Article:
A Dream Job, and a Championship Season

Assistant general manager for baseball operations Mike DeBartolo, riding on a team bus in the parade celebrating the Washington Nationals’ 2019 World Series Championship

The District of Columbia was the happiest place in the world on Saturday afternoon (Nov. 2). And 2002 Bedford High School graduate Michael DeBartolo was right in the middle of all that joy.

As assistant general manager, baseball operations, for the Washington Nationals, Mike helped build the World Series champions who were celebrated by thousands at Saturday’s victory parade and rally.

It has been a gratifying and exciting ascent for the former co-captain of the 2002 BHS state champion tennis team. “I give so much credit to my family and the education I received in Bedford, which allowed me to pursue any passion that I had,” he declared.

At BHS Mike also played varsity golf as well as basketball in grades 9 and 10. Although he didn’t play baseball past youth teams, a relative introduced him to the approach of Bill James – described by the Society for American Baseball Research as “the best-known baseball analyst in the world, and the innovator of a plethora of performance measures.”

As a result, “I used to think strategically as a Red Sox fan, about what I would do. I dreamed of being a baseball general manager, but I didn’t think it was realistic at all.”

As an undergraduate at Tufts University, where he also feels he was “incredibly well-prepared,” Mike got to know venerable Professor and former Provost Sol Gittleman, an extraordinary baseball fan and writer.

After a few years with an investment advisory firm in Boston, Mike pursued his MBA at Columbia. He landed an internship with the Nationals’ front office in 2012, and has moved up the ladder since. “I think my appeal was my knowledge of how analytics affect decision-making,” he said. “I ended up getting hired as an analyst in baseball operations.”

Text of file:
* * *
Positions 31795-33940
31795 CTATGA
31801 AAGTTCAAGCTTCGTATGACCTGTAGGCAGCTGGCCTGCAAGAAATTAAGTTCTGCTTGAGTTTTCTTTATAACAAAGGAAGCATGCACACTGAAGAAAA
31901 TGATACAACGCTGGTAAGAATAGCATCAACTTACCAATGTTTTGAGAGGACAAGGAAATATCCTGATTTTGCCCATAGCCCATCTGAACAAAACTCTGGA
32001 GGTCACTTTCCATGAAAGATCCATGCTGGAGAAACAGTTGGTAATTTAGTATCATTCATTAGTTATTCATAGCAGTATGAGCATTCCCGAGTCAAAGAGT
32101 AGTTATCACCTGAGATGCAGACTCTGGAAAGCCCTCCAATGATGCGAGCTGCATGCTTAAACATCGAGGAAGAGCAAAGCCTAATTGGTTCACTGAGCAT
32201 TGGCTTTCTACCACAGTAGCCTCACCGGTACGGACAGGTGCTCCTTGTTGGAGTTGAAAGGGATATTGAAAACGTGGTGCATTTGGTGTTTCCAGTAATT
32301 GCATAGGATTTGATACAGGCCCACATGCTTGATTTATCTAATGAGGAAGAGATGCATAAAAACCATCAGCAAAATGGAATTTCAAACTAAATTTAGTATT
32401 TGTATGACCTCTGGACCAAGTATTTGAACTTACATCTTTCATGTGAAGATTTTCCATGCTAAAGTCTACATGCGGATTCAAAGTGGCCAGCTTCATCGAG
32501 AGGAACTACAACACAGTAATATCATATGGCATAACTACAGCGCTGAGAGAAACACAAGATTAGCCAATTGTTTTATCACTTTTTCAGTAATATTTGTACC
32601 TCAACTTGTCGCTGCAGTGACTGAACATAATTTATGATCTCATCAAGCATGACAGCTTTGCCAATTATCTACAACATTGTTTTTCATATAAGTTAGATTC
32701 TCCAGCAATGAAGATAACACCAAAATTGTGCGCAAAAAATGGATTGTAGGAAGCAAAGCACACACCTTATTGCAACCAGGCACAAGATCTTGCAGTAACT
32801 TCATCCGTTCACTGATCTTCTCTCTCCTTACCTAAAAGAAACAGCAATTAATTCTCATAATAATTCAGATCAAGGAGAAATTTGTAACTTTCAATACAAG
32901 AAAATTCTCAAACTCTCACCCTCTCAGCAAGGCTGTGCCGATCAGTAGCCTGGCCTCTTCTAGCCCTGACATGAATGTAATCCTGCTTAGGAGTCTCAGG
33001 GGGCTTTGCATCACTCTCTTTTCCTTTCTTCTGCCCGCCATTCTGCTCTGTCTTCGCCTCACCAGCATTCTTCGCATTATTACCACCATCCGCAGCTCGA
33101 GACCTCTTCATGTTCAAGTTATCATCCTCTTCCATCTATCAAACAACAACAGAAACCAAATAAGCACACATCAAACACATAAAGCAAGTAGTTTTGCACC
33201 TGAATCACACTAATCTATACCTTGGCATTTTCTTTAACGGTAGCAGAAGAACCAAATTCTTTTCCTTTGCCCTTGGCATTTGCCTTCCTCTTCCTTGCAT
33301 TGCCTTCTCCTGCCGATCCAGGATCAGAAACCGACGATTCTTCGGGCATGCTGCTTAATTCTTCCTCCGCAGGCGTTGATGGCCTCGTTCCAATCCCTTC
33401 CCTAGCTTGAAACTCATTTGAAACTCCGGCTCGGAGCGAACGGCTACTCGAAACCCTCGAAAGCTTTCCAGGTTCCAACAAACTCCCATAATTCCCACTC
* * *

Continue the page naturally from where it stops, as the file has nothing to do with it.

Data analytics as a tool of evaluating baseball talent came on the scene less than 20 years ago, beginning with the Oakland Athletics, as described in the book Moneyball. “When I started there were a few teams that still didn’t have an analytics department,” Mike said.

Analyzing performance using data is “a different perspective than I had growing up,” Mike acknowledged. The data examine seemingly every known performance aspect, offensively and defensively.

“My job is to help the general manager make decisions around building our Major League roster,” Mike said. “That means presenting him with all the information we have in making recommendations for trades, free-agent signings, waiver claims. That information is statistical, plus scouting reports and medical summaries. It involves  negotiating– with agents, with other teams on trades, even with players who sometimes do those on their own.“

Of course, some of the world championship talent were athletes recommended by Mike. Nevertheless he said, “I’m hesitant to seem like I’m taking credit for any particular player. I had a significant role in several acquisitions, but in every case I’m using information from scouts and the analytics department. So all of the success we’ve had has been organizational.”

There’s not much downtime. “During the season there are discussions, especially when approaching the trading deadline. So a lot of my job is coordinating day-to-day transactions around the roster, including players on the injured list or promoting from the Minor Leagues. I have to be coordinating with player development staff, medical staff, public relations staff, coaching staff. There are a lot of moving parts.”

“We had already been preparing for next year during the playoffs,” he continued. “After the season free agency begins. There’s more than enough work to go around.”

Is Mike part of the Nats’ fan base? He explained that in his position, he can’t afford to be like that. “Of course I’m rooting for the team and hope it does well. And it’s easy to get caught up in the day-to-day narrative of the team and the players.”

“But I need to see the bigger picture. In my position, you actually have to do things like send a player to the Minors or deliver unwelcome news. I don’t really see it from the perspective that baseball players are larger than life. They are people just like you and me. They do incredible things on the baseball field, but the real heroes are doing everyday things in all walks of life.”

Mike and his wife Kate  – who he said was the one who “pushed me to get into baseball – have a 14-month-old son.

Keep our journalism strong! Support The Citizen Journalism Fund today. Contact The Bedford Citizen: editor@thebedfordcitizen.org or 781-325-8606

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